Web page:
Actions

::"demi-regiment"

::concepts

Redirect::

{{ safesubst:#invoke:Unsubst||$N=Refimprove |date=__DATE__ |$B= {{#invoke:Message box|ambox}} }} {{#invoke:Hatnote|hatnote}}

Module:WPMILHIST Infobox style|header_bar}}|
Navies Armies Air forces
Module:WPMILHIST Infobox style|header_bar}}| Commissioned officers
Admiral of
the fleet
Marshal or
Field marshal
Marshal of
the air force
Admiral General Air chief marshal
Vice admiral Lieutenant general Air marshal
Rear admiral Major general Air vice-marshal
Commodore Brigadier or
Brigadier general
Air commodore
Captain Colonel Group captain
Commander Lieutenant colonel Wing commander
Lieutenant
commander
Major or
Commandant
Squadron leader
Lieutenant Captain Flight lieutenant
Sub-lieutenant Lieutenant or
First lieutenant
Flying officer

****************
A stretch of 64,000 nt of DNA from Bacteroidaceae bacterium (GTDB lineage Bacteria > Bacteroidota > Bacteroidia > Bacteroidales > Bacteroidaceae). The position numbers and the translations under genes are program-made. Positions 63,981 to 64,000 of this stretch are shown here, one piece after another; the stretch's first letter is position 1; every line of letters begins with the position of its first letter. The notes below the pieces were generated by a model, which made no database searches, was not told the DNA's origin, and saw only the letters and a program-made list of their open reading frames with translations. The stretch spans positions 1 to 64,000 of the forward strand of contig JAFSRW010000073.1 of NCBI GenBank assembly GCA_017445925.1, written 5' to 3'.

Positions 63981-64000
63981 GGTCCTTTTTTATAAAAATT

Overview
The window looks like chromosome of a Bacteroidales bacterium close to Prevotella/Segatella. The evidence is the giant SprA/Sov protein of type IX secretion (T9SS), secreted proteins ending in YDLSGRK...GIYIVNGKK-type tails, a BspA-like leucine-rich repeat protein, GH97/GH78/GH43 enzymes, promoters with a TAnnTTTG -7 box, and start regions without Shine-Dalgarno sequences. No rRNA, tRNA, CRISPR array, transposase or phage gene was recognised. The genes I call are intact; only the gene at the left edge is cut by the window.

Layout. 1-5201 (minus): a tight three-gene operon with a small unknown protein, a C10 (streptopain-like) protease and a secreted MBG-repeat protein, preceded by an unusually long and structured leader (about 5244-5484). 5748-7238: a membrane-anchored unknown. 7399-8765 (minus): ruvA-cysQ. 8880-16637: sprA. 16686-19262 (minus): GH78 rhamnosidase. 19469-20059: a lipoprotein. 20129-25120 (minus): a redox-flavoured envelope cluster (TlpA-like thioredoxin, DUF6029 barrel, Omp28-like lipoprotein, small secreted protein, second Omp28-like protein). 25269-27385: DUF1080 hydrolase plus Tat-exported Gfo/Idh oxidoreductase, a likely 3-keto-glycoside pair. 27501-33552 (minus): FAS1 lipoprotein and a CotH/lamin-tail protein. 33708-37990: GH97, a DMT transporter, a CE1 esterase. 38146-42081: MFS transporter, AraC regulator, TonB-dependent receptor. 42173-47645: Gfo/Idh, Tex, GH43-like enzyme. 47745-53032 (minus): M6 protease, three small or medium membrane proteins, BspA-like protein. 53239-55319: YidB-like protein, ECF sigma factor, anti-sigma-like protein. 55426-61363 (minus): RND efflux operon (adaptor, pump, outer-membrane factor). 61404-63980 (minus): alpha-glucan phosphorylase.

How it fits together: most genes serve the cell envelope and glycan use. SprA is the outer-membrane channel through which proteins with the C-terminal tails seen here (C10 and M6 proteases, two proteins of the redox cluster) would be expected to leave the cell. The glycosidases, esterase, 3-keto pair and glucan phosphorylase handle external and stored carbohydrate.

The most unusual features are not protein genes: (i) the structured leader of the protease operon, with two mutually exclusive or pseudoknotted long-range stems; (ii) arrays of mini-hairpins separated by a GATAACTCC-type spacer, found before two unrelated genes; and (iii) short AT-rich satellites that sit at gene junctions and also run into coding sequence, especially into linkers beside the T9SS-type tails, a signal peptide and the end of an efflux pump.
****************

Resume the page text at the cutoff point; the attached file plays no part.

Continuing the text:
Ensign Second
lieutenant
Pilot officer
Midshipman Officer cadet Officer cadet
Module:WPMILHIST Infobox style|header_bar}}| Enlisted grades
Warrant officer or
Chief petty officer
Warrant officer or
Sergeant major
Warrant officer
Petty officer Sergeant Sergeant
Leading seaman Corporal Corporal
Seaman Private Aircraftman

{{#invoke:Navbox|navbox}}

Standard NATO symbol for a regiment of several battalions, indicated by the III. The shape, colour and pattern indicate friendly infantry.

A regiment is a title used by some military units. The size of a regiment varies markedly, depending on the country and the arm of service.

Originally the term "regiment" simply denoted a large body of men under a single leader.<ref> Page39, Vol XXIII, Encyclopædia Britannica, 11th Edition</ref> Historically, in the 17th century, a full-strength regiment was hypothetically a thousand men commanded by a colonel.

Today, there is no set size for a unit calling itself a "regiment", which may be:


"demi-regiment" sections
Intro  

PREVIOUS: IntroNEXT: Intro
<<>>